Fourth, political warfare or sharp power can be deployed not just to influence policies and political preferences, but also to attack democratic politics and political autonomy—albeit with mixed success and sometimes with perverse results. Among the most evident examples of such targeting, addressed in this collection, are Taiwan and Hong Kong, where Beijing’s efforts have threatened to compromise democratic institutions (Taiwan) or sought to crush democratic aspirations (Hong Kong). But analogous undertakings have occurred—without dramatic effect—in other cases as well, including by China toward Japan in the post-War era and by North Korea toward South Korea over many decades. Beijing’s repertoire also includes more diplomatic variations on this theme: using economic and political sticks and carrots to induce governments of developing countries to bend to China’s will on Taiwan and other issues. The governments targeted—and induced to outsource part of their foreign policymaking—are sometimes themselves authoritarian regimes or fragile democracies.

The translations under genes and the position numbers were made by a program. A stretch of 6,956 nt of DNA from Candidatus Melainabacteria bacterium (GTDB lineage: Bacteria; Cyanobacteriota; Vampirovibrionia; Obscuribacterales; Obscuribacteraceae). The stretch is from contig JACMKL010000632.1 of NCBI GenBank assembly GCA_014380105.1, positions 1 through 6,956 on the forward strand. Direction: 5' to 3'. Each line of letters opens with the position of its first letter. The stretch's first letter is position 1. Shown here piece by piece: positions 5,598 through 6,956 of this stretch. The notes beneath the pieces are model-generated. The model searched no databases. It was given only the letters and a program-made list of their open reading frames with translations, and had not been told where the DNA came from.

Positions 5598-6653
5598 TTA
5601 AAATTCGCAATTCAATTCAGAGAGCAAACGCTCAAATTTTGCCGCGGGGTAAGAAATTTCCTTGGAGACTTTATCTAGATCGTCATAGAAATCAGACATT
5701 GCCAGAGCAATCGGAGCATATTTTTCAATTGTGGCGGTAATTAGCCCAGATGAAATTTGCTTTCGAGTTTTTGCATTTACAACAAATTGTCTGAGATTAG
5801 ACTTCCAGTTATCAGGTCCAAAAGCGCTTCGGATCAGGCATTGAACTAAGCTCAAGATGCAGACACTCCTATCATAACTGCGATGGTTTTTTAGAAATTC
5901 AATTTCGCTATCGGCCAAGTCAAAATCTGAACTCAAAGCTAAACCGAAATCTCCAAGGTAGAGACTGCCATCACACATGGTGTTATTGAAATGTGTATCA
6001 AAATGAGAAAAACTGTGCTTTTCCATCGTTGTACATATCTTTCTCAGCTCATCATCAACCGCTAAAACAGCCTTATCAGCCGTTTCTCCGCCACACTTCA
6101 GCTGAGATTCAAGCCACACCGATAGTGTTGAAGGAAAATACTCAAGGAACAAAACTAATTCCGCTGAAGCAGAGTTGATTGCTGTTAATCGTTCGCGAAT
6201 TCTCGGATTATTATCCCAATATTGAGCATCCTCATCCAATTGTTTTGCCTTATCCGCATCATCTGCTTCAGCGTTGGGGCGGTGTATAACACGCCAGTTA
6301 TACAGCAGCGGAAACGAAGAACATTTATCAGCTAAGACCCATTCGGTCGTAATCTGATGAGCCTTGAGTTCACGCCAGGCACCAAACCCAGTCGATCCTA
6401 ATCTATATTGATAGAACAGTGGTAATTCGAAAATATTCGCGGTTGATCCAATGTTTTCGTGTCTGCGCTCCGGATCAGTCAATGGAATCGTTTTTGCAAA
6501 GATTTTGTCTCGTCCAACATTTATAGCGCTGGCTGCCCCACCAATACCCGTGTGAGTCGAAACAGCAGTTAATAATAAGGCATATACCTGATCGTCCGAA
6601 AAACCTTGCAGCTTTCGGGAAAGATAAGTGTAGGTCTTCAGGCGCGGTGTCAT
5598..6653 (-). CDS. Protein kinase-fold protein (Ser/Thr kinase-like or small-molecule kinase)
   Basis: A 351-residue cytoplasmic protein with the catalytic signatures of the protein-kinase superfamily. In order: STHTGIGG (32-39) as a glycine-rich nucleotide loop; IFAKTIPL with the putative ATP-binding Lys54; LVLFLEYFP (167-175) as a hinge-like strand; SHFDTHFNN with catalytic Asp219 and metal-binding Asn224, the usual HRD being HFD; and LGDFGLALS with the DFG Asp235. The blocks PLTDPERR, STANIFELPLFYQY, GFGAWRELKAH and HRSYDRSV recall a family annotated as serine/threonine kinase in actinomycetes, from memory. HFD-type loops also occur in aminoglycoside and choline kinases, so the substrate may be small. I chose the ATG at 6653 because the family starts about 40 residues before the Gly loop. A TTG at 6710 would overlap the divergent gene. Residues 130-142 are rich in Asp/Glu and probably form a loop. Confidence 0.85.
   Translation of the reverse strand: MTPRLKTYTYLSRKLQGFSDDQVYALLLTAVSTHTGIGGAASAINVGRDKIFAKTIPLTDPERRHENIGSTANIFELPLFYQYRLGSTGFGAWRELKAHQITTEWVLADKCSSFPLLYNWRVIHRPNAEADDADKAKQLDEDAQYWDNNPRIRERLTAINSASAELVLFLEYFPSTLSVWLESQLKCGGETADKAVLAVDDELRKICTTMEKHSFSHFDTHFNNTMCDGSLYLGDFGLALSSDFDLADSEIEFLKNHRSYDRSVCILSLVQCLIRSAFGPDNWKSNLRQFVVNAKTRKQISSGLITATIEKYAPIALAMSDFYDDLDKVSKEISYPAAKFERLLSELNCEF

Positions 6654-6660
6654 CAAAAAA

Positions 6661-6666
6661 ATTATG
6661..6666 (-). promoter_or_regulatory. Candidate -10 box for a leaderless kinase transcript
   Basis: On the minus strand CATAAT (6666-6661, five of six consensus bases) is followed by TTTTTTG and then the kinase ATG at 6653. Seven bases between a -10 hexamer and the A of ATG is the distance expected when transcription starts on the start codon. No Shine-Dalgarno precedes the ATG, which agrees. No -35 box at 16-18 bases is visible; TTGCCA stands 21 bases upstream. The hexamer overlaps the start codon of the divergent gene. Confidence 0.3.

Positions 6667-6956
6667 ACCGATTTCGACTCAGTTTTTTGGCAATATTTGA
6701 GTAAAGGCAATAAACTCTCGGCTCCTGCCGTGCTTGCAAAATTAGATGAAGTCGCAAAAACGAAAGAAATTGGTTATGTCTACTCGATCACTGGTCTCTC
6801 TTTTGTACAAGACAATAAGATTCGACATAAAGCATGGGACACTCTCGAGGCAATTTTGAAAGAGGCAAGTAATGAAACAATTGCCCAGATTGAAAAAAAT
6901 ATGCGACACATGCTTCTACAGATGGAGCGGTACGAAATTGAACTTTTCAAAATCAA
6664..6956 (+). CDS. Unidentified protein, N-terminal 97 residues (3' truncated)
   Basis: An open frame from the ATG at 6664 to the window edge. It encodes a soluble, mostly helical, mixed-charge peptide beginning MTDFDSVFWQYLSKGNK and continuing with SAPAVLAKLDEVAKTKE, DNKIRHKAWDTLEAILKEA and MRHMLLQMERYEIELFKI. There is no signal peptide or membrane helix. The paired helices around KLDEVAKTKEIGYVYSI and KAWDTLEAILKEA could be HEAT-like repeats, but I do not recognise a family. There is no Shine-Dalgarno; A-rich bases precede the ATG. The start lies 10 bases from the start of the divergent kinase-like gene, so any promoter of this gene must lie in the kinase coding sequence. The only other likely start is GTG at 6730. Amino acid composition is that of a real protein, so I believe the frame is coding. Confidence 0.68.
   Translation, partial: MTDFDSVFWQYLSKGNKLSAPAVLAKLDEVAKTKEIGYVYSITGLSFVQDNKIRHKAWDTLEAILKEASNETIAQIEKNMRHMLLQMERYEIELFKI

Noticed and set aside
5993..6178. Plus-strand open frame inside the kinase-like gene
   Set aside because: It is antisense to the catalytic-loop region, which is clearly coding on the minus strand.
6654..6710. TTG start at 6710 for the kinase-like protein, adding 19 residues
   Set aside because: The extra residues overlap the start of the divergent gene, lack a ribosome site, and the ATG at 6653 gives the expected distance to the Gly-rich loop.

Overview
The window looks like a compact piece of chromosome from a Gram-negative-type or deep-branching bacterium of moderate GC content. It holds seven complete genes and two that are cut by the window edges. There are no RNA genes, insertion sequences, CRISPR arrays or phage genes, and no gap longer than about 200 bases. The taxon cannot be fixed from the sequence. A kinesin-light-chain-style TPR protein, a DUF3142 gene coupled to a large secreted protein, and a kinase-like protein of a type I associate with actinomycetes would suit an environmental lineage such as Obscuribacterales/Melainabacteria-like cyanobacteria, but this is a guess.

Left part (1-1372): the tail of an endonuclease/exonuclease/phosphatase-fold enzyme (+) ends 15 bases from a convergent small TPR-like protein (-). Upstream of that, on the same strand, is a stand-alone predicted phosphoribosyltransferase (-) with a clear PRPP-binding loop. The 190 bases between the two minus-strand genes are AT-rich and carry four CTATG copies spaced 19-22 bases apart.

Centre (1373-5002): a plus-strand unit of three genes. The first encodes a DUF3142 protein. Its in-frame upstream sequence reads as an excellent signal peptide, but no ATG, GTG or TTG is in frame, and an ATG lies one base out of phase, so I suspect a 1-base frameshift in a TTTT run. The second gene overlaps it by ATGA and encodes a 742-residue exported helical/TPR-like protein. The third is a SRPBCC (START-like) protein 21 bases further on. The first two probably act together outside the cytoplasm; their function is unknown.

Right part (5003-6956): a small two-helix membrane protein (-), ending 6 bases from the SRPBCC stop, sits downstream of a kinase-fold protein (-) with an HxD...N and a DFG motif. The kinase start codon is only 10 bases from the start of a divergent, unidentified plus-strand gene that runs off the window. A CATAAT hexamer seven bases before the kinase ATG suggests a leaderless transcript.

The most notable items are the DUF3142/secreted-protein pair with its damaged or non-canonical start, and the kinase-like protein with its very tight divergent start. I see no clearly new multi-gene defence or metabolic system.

Fifth, liberal-democratic polities can, and have, taken effective countermeasures. These have been primarily internal “self-help” projects, but they can, and sometimes do, extend to international cooperation. Examples of such efforts, and prescriptions for more earnest and elaborate ones, run throughout the articles in this issue, which variously address initiatives and potential initiatives—primarily, though not exclusively, by governments—in the United States, Japan, Korea, Australia, and Taiwan.